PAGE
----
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Reducing Bike Theft.............

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Reducing Bike Theft.............

Old 08-10-16, 11:13 PM
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Reducing Bike Theft.............

I live in Chicago and may be biased but I think one of the most important advice for newbies is to buy a good lock. Why invest $400 for a purchase & spend $20 for a lock?? The minimum should be 20% of the value of the bike. I was on a college campus the other day near downtown and noticed 3 cable locks cut on the ground. The police won't even bother coming out for a report much less look for it. I have a standard NYC Kryptonite U-lock for the back and a Pitbull mini for the front. I have generic pit-locks & put glue with ball bearings in my stem & rack.
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Old 08-11-16, 12:05 AM
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I think the situation is even worse in Romania. Personally, I would not leave any expensive bike (>$1000) outside with any lock.
My strategy is simply take the bike inside the garage, balcony, or basement - in a shared basement also a lock .
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Old 08-11-16, 01:40 AM
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Sounds like you know what you're doing. Cities like Chicago and NYC really do require going the extra mile when it comes to preventing theft of bikes, as well as components.

I do recommend uploading your serial # to bikeindex.org. It's free and I have heard of a few people getting their bikes back after they were stolen. At a minimum, write down your serial number.

I have my saddle chained to the frame of the bike using a bicycle chain (the kind that wraps around the sprockets).

Many posters on bike forums are known to say "cable locks are fine." They clearly don't live in urban areas where theft is common. Then you have posters that say, "it's simple, I always take the bike inside with me" ... Uh, yeah, except for the fact that that approach is not practical for many, many destinations (grocery stores, retail shops, restaurants ... most destinations). Anyone who uses their bicycle as their primary mode of transportation in an urban area should have a high-quality u-lock, and should have their wheels and seat locked.
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Old 08-11-16, 01:51 AM
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Just as important as getting the best lock (and perhaps other locking mechanisms such as skewers) is knowledge of how to use it right. New bike commuters get their stuff stolen much more quickly than seasoned cyclists.
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Old 08-11-16, 01:52 AM
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A lot will depend on the kinds of places you're locking.

I don't use any skewer locks... If I need to lock the wheel, it will be locked anyway.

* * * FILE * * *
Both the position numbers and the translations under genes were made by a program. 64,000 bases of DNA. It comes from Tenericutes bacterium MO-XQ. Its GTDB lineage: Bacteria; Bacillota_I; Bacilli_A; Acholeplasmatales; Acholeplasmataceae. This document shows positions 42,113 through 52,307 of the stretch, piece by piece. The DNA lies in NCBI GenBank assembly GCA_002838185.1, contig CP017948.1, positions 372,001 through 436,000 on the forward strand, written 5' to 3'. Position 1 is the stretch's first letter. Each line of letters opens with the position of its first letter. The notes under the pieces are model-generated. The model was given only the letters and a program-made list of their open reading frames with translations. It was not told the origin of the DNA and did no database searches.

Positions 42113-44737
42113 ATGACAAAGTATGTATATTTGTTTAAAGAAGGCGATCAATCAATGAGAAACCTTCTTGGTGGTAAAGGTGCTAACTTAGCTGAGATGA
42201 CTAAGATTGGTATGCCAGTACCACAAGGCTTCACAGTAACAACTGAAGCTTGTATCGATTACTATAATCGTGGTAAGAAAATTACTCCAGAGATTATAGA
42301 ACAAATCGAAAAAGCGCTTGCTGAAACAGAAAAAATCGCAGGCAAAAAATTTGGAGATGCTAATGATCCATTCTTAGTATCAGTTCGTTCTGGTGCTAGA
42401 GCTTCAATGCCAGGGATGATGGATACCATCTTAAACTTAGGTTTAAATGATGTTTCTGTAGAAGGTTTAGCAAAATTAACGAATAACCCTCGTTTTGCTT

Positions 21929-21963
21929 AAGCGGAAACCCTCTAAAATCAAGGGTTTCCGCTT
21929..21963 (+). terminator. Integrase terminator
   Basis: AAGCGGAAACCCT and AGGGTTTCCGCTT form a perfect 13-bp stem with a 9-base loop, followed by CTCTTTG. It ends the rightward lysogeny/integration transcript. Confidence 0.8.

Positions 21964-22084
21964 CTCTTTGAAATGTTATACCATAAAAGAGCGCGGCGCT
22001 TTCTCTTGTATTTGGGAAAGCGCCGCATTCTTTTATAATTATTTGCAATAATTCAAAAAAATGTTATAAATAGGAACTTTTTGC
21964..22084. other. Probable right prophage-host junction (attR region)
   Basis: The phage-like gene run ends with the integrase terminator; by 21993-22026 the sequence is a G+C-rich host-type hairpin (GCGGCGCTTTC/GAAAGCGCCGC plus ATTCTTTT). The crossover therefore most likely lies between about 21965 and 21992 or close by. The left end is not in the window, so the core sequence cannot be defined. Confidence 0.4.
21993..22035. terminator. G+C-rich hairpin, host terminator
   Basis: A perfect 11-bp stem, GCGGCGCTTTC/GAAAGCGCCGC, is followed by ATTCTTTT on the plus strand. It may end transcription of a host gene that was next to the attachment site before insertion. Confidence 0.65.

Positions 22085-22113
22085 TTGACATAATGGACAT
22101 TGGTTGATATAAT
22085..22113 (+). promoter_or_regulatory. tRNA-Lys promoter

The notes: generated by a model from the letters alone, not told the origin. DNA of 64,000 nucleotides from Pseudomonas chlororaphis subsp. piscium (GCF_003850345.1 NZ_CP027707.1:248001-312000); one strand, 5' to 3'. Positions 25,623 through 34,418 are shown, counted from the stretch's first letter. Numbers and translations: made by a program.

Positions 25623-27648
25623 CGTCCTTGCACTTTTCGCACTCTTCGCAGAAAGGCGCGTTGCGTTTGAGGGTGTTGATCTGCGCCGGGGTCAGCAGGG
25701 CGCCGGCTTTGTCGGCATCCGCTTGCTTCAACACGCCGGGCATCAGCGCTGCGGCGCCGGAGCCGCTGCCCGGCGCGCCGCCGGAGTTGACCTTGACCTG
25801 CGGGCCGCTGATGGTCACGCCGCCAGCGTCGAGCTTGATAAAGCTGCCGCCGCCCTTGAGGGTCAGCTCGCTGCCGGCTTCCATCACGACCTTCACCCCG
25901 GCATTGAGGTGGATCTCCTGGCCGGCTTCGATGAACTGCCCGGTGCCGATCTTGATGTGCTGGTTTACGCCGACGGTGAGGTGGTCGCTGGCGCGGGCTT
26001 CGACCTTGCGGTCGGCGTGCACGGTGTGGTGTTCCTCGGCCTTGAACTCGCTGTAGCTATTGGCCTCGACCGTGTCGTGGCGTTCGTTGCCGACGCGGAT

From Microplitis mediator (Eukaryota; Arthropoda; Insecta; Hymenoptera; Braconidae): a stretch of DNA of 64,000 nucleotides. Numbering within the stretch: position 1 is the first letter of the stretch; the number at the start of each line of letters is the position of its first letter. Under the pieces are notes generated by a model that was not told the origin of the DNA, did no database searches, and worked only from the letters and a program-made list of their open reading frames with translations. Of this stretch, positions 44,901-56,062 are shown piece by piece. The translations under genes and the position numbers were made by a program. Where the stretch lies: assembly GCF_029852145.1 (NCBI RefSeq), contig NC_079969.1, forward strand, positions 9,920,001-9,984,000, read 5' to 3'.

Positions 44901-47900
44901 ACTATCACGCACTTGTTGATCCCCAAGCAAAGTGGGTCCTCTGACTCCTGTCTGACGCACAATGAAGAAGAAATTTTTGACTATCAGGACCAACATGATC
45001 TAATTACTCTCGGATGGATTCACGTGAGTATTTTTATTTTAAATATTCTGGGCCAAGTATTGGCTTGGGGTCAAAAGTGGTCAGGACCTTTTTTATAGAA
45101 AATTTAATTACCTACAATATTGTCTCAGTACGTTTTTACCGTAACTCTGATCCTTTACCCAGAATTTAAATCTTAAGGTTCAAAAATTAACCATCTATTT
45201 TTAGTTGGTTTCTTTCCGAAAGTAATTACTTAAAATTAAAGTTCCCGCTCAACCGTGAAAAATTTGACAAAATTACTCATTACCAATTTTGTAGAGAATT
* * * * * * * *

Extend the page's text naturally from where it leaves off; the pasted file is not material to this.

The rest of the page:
Never leave a nice bike out overnight.

You might need a special level of security if locking all day, every day in a high crime area such as the middle of a university campus.

On the other hand, much less if just locking it for 15 minutes at a time during the day at a local store.

I've migrated to a NY Kryptonite, and generally snag the frame, one wheel, and something solid.

In the past when locking for longer periods, I'd also remove the other wheel and snag it with the lock.
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Old 08-11-16, 04:36 AM
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Think like a thief and make your bike unattractive. In my case that's a good ring lock that needs a angle grinder to open, and a chain that locks it to something that can't be moved. The ring lock makes it unattractive to open the lock on the spot and ride away with it, and the chain makes it unattractive to throw into the back of a van and open the lock at home. When I had a beater a flimsy cable was enough for the second part, now I have a more desirable bike I use a chain that is inserted into the ringlock and that needs a power tool to open too.
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Old 08-11-16, 05:21 AM
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I will be starting a new placement for my MSW graduate program in a higher than normal crime rate part of the city (opportunistic crime). The bike would have to be locked out on the street everyday for three months. My typical three Kryptonite U locks, Pit locks for wheels and seatpost and Brooks chained to the frame just isn't going to cut it and I don't want to try and lock up each component with ball bearings and glue etc. I would need to protect my stem, shifters, front and rear racks, derailleurs, dynamo light . . . not going to happen.

I will have to use the next best thing and that is my Brompton. This way I can bring it in my office and not worry if my bike is getting stripped outside.

In extreme cases folding bikes can be the answer for some people.

Like the OP I cringe when I see a cable lock on a bike. That is just an opportunity.
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Old 08-11-16, 06:20 AM
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An inexpensive beater bike is the best defense, IMO. You won't suffer too much of a set back if a thief decides it's worth stealing, which it isn't.

A nice bike locked outside all day, everyday? Well, that's just asking for trouble.
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Old 08-11-16, 08:39 AM
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Originally Posted by CliffordK
...every day in a high crime area such as the middle of a university campus.
I think it must depend on the campus. Maybe I'm being irresponsible, but I leave mine on campus all day with the frame and front wheel locked to a rack (U-lock), but I don't worry about the rear wheel, saddle, etc. the way I would if I were leaving it on a city street all day. I'm always locking to a crowded rack in a high foot traffic area. And my bike's not a beater, but there's a lot of rich kids at this school, chances are good within 100 yards there's something shinier and newer than mine secured with a cable lock.